ADS  Article  Google Scholar 

  13. 13

    Reinhardt C, Passinger S, Chichkov BN, Marquart C, Radko IP et al. Laser-fabricated dielectric optical components for surface plasmon polaritons. Opt Lett 2006; 31: 1307–1309.

    ADS  Article  Google Scholar 

  14. 14

    Schlie S, Ngezahayo A, Ovsianikov A, Fabian T, Kolb HA et al. Three-dimensional cell growth on structures fabricated from ORMOCER® by two-photon polymerization technique. J Biomater Appl 2007; 22: 275–287.

    Article  Google Scholar 

  15. 15

    Ovsianikov A, Schlie S, Ngezahayo A, Haverich A, Chichkov BN . Two-photon polymerization technique for microfabrication of CAD-designed 3D scaffolds from commercially available photosensitive materials. J Tissue Eng Regen Med 2007; 1: 443–449.

    Article  Google Scholar 

  16. 16

    Takada K, Sun HB, Kawata S . Improved spatial resolution and surface roughness in photopolymerization-based laser nanowriting. Appl Phys Lett 2006; 86: 071122.

    ADS  Article  Google Scholar 

  17. 17

    Seet KK, Juodkazis S, Jarutis V, Misawa H . Feature-size reduction of photopolymerized structures by femtosecond optical curing of SU-8. Appl Phys Lett 2006; 89: 024106.

    ADS  Article  Google Scholar 

  18. 18

    Haske W, Chen VW, Hales JM, Dong W, Barlow S et al. 65 nm feature sizes using visible wavelength 3-D multiphoton lithography. Opt Express 2007; 15: 3426–3436.

    ADS  Article  Google Scholar 

  19. 19

    Tan D, Li Y, Qi F, Yang H, Gong Q . Reduction in feature size of two-photon polymerization using SCR500. Appl Phys Lett 2007; 90: 071106.

    ADS  Article  Google Scholar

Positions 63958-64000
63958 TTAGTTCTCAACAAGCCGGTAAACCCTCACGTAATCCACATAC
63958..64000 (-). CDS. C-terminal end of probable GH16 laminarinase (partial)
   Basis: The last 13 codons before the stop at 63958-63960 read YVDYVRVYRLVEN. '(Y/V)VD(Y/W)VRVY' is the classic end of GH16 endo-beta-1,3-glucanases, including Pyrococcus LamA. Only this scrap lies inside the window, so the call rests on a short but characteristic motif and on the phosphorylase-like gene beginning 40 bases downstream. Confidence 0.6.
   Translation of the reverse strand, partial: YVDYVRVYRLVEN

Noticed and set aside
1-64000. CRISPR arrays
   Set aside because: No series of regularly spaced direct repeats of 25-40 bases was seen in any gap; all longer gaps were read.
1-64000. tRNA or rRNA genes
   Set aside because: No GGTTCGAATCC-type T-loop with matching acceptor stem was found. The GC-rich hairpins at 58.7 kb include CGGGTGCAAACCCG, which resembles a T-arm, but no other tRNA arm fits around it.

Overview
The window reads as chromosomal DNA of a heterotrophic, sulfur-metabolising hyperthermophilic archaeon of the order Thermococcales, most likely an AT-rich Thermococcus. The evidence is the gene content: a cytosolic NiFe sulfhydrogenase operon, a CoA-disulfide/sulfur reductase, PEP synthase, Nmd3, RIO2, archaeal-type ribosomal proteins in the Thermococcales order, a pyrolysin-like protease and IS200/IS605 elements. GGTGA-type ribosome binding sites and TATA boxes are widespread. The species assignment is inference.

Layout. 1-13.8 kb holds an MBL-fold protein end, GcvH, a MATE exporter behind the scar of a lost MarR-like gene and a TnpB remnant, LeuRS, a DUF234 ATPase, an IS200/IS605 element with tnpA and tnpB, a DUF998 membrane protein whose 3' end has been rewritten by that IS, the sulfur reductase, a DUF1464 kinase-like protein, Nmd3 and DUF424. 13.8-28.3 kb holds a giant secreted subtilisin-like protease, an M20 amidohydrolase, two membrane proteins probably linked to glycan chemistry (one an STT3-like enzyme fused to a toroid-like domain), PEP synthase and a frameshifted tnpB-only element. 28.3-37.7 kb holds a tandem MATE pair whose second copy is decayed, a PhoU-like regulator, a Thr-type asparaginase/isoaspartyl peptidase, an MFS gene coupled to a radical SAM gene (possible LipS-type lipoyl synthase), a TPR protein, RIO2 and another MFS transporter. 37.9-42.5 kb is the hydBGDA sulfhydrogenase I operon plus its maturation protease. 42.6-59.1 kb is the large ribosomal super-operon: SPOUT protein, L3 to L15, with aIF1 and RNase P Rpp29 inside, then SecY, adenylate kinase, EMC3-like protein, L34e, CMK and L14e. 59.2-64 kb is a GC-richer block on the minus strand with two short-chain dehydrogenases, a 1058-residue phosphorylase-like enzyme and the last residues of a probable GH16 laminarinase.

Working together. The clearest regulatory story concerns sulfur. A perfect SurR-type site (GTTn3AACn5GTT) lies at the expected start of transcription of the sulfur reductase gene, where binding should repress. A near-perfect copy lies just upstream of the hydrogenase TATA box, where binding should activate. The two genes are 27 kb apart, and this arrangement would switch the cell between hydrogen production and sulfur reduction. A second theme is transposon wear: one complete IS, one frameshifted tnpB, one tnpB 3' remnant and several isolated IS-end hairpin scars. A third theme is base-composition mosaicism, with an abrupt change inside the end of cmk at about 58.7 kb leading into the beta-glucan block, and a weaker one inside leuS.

20. 20

    Emons M, Obata K, Binhammer T, Ovsianikov A, Chichkov BN et al. Two-photon polymerization technique with sub-50 nm resolution by sub-10 fs laser pulses. Opt Mater Express 2012; 2: 942–947.

    ADS  Article  Google Scholar 

  21. 21

    Dip-In Laser Lithography: DILL (

  22. 22

    Obata K, Koch J, Hinze U, Chichkov BN . Multi-focus two-photon polymerization technique based on individually controlled phase modulation. Opt Express 2010; 18: 17193–17200.

    ADS  Article  Google Scholar 

  23. 23

    Gittard SD, Nguyen A, Obata K, Koroleva A, Narayan RJ et al. Fabrication of microscale medical devices by two-photon polymerization with multiple foci via a spatial light modulator. Biomed Opt Express 2011; 2: 3167–3178.

    Article  Google Scholar 

Download references


This work was supported by the Deutsche Forschungsgemeinschaft (German Research Foundation) Cluster of Excellence REBIRTH and EU/FP7 project Phocam. We thank E Fadeeva and J Koch for helpful technical discussions.

Author information



Corresponding author

Correspondence to Boris N Chichkov.

Rights and permissions

This work is licensed under a Creative Commons Attribution-NonCommercial-Share Alike 3.0 Unported License. To view a copy of this license, visit

Reprints and Permissions

About this article

Cite this article

Obata, K., El-Tamer, A., Koch, L. et al. High-aspect 3D two-photon polymerization structuring with widened objective working range (WOW-2PP). Light Sci Appl 2, e116 (2013).

Download citation


  • femtosecond laser
  • large-scale structuring
  • laser material processing
  • photochemistry
  • two-photon polymerization

Further reading


Quick links